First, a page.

“The reality is that today in these financial-agricultural markets, more than fifteen times the global cereal production is trading,” he said. “That is asking for speculation.” Read More Here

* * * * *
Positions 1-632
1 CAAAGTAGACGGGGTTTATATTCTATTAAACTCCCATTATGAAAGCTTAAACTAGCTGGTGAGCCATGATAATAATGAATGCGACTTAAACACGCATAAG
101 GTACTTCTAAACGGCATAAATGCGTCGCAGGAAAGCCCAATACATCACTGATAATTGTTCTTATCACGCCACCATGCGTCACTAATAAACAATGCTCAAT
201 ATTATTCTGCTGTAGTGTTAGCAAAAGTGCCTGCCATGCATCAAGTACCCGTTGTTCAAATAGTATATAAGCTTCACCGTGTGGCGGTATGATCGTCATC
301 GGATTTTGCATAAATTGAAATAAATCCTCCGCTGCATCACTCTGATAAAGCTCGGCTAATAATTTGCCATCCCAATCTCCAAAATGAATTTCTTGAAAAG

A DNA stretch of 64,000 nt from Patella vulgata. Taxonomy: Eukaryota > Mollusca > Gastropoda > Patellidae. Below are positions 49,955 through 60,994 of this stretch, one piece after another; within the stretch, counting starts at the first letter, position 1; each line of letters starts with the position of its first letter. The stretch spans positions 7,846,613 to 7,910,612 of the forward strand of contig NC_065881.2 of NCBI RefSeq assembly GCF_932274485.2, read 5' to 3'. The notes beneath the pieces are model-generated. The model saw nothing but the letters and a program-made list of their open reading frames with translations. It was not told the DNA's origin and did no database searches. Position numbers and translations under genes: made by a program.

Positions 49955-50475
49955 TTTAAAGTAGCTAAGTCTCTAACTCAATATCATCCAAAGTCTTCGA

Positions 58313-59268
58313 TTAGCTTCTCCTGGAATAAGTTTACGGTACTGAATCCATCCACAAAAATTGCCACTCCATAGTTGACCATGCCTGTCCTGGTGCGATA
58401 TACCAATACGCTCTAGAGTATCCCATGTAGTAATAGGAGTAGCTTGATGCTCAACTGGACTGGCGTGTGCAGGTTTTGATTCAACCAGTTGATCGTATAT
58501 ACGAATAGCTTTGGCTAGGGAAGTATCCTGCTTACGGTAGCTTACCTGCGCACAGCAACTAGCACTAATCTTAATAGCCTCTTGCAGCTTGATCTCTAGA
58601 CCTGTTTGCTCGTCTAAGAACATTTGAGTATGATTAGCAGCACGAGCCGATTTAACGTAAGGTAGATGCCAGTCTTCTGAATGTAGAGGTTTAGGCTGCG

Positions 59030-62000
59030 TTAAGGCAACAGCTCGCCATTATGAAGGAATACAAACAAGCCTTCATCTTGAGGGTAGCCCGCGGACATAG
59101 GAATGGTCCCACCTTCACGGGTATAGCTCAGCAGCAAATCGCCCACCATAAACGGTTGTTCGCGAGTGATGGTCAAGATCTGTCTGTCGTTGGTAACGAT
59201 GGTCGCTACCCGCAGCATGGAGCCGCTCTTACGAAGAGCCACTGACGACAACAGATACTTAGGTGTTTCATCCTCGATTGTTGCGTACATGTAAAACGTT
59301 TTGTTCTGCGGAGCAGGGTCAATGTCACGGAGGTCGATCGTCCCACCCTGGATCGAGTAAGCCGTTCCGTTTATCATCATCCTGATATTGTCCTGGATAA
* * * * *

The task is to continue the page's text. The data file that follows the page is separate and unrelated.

Food, understood and traded as a commodity, is just as susceptible to unregulated speculation and price variation as other commodities (e.g. home mortgages). The current rise in prices is not entirely dependent on poor harvests, but is also closely related to investor speculation, which arises from complex calculations of supply and demand. The modern world has solved the problem of production – we produce far more than we consume – but fair distribution of these resources still eludes us and results in widespread hunger for most of the humans on this planet. This injustice in the production and distribution of food, obviously, is something that affects all of us and it helps to make clear the ways in which the social and economic systems that govern the process rarely have the well-being of all humans in mind.